Since the normal protocol in a real estate deal is to get a home inspection (and WDO inspection) done after the deal has been struck, this is a fair question.
As is the case with most of the answers I give in the real estate business. It depends.
Why? You ask…
Not all inspectors, and not all inspections, are alike.
Infrared shows temperature differences at the surface level. Indicating whether there is poor insulation in certain areas and even moisture. Basically, it makes apparent issues that you can’t pick up with the naked eye.
This particular tool had cost the inspector $9,000 at the time of purchase. As you can imagine, the newbie home inspector is probably doing good if they have a digital measuring tape, much less a piece of equipment costing thousands of dollars. Yet, this very piece of equipment is at the core of what makes this inspector “worth his salt.”
To the point. Assuming a 2,000 sq ft, single-family detached home in the Northeast Florida area, you can expect to pay between $200-$450 for a general home inspection (not including the WDO inspection). Much more than that and you’re probably paying for the inspectors overhead, marketing budget, or fancy car! For houses bigger than about 3500 sq ft I would expect to pay a bit more.
Now, there is one more item to consider. The inspector’s reputation. You do need to ensure they’ve been in business for a reasonable amount of time, are properly licensed, properly insured, and have good references from someone in or around the real estate business (i.e. contractors, builders, real estate agents, etc.). “Birds of a feather flock together.”
A few tips:
Ask to see a copy of a report that the inspector has done recently. They may have to white-out some names and addresses, but no big deal.
- A picture is worth a thousand words. However, a picture with no description, arrows, or areas that are circled can be pretty darn confusing. Check to see if their reports have pictures and descriptive text to accompany.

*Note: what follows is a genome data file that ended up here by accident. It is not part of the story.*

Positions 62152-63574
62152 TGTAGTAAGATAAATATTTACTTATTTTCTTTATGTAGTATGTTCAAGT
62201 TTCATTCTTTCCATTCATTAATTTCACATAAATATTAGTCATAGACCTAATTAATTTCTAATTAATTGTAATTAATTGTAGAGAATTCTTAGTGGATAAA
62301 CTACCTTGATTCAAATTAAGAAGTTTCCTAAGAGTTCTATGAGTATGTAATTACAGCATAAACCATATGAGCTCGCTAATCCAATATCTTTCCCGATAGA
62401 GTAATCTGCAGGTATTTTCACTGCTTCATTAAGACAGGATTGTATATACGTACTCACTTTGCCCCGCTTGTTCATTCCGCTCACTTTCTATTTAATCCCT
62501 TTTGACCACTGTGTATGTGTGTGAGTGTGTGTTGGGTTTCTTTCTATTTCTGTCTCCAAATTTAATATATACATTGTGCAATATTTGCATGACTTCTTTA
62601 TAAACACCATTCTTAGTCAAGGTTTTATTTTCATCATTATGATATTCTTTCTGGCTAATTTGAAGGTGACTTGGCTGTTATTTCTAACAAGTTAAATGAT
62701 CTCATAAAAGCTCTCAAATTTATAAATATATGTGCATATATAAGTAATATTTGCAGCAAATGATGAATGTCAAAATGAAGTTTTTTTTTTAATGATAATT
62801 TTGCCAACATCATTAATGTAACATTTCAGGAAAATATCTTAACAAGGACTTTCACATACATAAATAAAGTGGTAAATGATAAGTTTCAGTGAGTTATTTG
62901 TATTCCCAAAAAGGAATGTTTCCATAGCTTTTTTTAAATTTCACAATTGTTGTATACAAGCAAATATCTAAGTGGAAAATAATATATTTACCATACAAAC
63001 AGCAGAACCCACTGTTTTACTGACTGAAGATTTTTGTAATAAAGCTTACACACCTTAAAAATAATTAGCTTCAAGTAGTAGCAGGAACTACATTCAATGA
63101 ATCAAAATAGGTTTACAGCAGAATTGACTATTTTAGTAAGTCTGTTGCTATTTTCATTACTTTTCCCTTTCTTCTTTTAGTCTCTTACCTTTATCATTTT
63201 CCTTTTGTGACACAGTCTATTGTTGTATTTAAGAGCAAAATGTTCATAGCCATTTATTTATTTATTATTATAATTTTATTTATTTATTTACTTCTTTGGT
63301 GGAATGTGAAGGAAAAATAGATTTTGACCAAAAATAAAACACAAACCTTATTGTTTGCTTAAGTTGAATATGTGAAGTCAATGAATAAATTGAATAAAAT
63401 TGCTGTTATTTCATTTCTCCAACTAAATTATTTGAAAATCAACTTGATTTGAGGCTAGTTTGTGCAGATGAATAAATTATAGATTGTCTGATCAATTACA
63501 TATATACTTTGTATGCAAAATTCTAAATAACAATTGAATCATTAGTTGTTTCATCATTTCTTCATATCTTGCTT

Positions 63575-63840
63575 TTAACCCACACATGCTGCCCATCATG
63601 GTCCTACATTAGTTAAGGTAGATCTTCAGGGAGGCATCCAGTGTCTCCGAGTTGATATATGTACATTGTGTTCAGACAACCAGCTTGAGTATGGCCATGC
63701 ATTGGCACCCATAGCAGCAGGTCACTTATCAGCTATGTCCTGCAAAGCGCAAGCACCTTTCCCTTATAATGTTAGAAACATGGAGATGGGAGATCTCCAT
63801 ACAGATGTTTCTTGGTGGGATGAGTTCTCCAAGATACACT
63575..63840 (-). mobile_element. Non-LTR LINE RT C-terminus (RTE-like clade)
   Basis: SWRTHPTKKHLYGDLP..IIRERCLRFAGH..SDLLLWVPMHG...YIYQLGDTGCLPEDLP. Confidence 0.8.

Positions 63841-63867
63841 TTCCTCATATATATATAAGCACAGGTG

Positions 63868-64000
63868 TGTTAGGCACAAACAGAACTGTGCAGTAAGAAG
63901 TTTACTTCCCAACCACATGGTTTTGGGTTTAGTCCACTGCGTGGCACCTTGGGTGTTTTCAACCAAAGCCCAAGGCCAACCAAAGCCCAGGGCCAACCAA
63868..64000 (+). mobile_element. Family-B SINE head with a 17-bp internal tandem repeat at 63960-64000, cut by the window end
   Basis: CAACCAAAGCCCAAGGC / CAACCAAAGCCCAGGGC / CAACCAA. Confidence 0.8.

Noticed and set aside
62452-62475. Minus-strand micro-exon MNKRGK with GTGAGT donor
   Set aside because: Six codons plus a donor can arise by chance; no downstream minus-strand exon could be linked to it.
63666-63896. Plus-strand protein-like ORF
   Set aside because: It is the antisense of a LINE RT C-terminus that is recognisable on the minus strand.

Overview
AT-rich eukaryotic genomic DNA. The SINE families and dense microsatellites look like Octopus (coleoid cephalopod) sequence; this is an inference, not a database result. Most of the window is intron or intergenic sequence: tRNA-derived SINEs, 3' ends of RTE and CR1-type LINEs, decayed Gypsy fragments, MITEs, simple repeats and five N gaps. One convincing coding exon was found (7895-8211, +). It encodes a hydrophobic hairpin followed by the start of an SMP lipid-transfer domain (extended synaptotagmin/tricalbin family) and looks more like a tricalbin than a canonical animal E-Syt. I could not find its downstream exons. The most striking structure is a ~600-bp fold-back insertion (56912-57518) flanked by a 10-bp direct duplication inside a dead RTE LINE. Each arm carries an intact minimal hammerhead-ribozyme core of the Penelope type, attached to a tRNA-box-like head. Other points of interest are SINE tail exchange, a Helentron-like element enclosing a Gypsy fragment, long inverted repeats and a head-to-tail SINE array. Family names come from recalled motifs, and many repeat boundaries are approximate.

- Does it look like most of the content is pre-populated? Or, is the inspector writing descriptions and detailing the issues of the property. Nothing bothers me more than getting a 97 page inspection report that is 90% pre-filled content. Then you have to sort through a sea of information to figure out what’s going on.
Meet the inspector at the property
- You don’t necessarily have to arrive at the same time, but show up towards the end. That way the inspector can go over what they found. Photos and reports are great, but nothing beats an in-person breakdown of the findings.
For obvious reasons, I wouldn’t recommend taking contractor references from the inspector.
If you see anything prior to the inspection (stains on the ceiling, cracks in the stucco, etc.) that you are curious about, be sure to mention it to the inspector beforehand.
In closing, know that inspectors (just like you and I) are flawed human beings. They can’t be expected to find every problem in a house. But, if you find a good inspector, and do your best to ask probing questions about the property, you can get a pretty good idea of what to expect once you move in.
Originally posted 2013-04-02 10:28:42.